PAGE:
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Missouri bill would require owners to lock up firearms

Sunday, December 23, 2012 | 6:00 a.m. CST; updated 12:53 p.m. CST, Monday, December 24, 2012

COLUMBIA — A bill prefiled in the Missouri House could punish improper storage of firearms by up to a year in prison if it passes during the next legislative session.

Across the country, numerous bills have been introduced in the wake of the Newtown, Conn., shooting that resulted in the deaths of 20 children, six adults at an elementary school, the gunman and his mother.

Rep. Mike Colona, D-St. Louis, filed a bill Thursday that would require gun owners to either use gun locking devices or store guns in a locked safe or box. A violation would result in a Class A misdemeanor, punishable by up to a year in prison and a $1,000 fine. Law enforcement and active members of the armed forces would be exempt.

Colona said he believes that his bill, if passed, would prevent unauthorized people from gaining access to guns.

"Let's say you have a rifle, and you have it stored in your bedroom closet," he said. "Anybody that walks into the home and snoops into your closet can grab your gun and start shooting people. You got a gun lock on it, you got it in a gun safe? Not gonna happen."

Colona, who said he is a supporter of Second Amendment rights, hopes that his bill would appeal to legislators on both sides of the aisle. 

"I think responsible gun ownership — responsible gun control — that those goals are shared by everyone, regardless of their party ID," he said.

Major Tom Reddin of the Boone County Sheriff's Department said that though locking up guns would result in fewer stolen guns and fewer accidental injuries, he thinks the bill would be difficult to enforce if passed.

"Passage of law is not the end-all in terms of reducing incidents," he said, explaining that law enforcement would not be able to go into people's homes just to check that firearms are properly secured.

Colona believes, however, that gun owners would be motivated to comply with the law on their own.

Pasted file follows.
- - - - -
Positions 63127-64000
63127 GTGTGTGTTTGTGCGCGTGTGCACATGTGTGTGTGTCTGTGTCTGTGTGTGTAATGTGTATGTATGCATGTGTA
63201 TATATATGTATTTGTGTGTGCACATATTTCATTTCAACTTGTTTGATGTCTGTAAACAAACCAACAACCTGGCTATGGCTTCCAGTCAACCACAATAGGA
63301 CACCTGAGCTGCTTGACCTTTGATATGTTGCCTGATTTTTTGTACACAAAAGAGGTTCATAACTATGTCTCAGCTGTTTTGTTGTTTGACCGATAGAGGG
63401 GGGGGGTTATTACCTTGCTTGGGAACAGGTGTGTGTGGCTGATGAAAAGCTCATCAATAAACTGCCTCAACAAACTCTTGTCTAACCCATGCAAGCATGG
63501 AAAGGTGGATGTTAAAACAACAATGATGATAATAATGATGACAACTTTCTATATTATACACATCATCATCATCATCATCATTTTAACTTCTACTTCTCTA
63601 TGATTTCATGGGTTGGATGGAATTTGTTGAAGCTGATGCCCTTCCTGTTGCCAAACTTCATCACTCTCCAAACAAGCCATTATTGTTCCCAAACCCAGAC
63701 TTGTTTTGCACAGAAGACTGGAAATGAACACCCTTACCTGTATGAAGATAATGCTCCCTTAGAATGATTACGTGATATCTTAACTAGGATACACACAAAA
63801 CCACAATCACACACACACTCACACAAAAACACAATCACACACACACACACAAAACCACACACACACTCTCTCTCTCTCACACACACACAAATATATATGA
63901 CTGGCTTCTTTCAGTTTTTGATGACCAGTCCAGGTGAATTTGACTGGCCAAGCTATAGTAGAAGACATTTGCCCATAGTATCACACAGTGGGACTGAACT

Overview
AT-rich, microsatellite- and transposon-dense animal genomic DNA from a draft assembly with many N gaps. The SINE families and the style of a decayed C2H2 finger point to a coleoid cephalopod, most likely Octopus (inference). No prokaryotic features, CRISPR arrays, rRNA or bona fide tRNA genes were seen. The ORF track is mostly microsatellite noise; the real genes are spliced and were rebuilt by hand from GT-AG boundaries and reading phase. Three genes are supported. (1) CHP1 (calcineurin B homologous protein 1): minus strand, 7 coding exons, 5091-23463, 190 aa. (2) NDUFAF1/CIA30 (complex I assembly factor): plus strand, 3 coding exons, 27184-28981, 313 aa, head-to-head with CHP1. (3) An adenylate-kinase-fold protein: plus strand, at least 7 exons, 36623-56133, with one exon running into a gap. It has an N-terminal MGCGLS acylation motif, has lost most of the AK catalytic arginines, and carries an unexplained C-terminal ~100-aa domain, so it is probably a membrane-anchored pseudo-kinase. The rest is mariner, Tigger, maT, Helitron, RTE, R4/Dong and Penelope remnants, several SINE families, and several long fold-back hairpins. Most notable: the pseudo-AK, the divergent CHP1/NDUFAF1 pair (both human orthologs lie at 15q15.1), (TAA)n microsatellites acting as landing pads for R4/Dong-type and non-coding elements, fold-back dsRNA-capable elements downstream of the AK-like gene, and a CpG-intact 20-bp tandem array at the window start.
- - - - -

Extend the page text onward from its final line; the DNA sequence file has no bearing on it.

"The whole idea is that gun owners are good people and they want to be responsible," he said.

If passed, Colona expects the law would increase gun-safety awareness. 

"At the end of the day, it would be a self-enforced proposition, but you could say that about many of the laws that we have on the books," he said.

Ladd Everitt, director of communications for the Coalition to Stop Gun Violence, said the bill would act as a deterrent by making gun owners aware that if their guns are stolen, they could face a penalty.

"The fact that Connecticut and very, very few other states have any type of requirements for how you safely store firearms is a serious issue in terms of deficiencies in our gun laws," he said. 

Rep.-elect John Wright, D-Rocheport, will need more convincing before deciding to support the bill. 

"I think on both sides it's important that we construct policy based on data and analysis and make sure we don't construct policy based on emotion," he said.

Rep.-elect Caleb Rowden, R-Columbia, was categorical in his opposition to the bill.

"Half of my district is rural, with a high population of gun owners, and I wouldn't support legislation that would punish them and infringe on their Second Amendment rights," he said.

Only the District of Columbia and Massachusetts require all firearms to be stored with a lock in place, according to the Law Center to Prevent Gun Violence

Kevin Jamison, president of the Missouri Sport Shooting Association, thinks there are a number of problems with the bill. It could make gun owners hesitant in reporting stolen guns to the police because they would fear being punished for not having locked them up, he said.

Jamison also believes the bill would make it harder for people to act in self-defense because of the time it could take to unlock a gun.

Ultimately, deciding how to store firearms should be up to gun owners, Jamison said.

"The people who own guns have a vested interest in not getting them stolen," he said. "And we don't really need the government to tell us how to take care of our own property."

Supervising editor is Zach Murdock.


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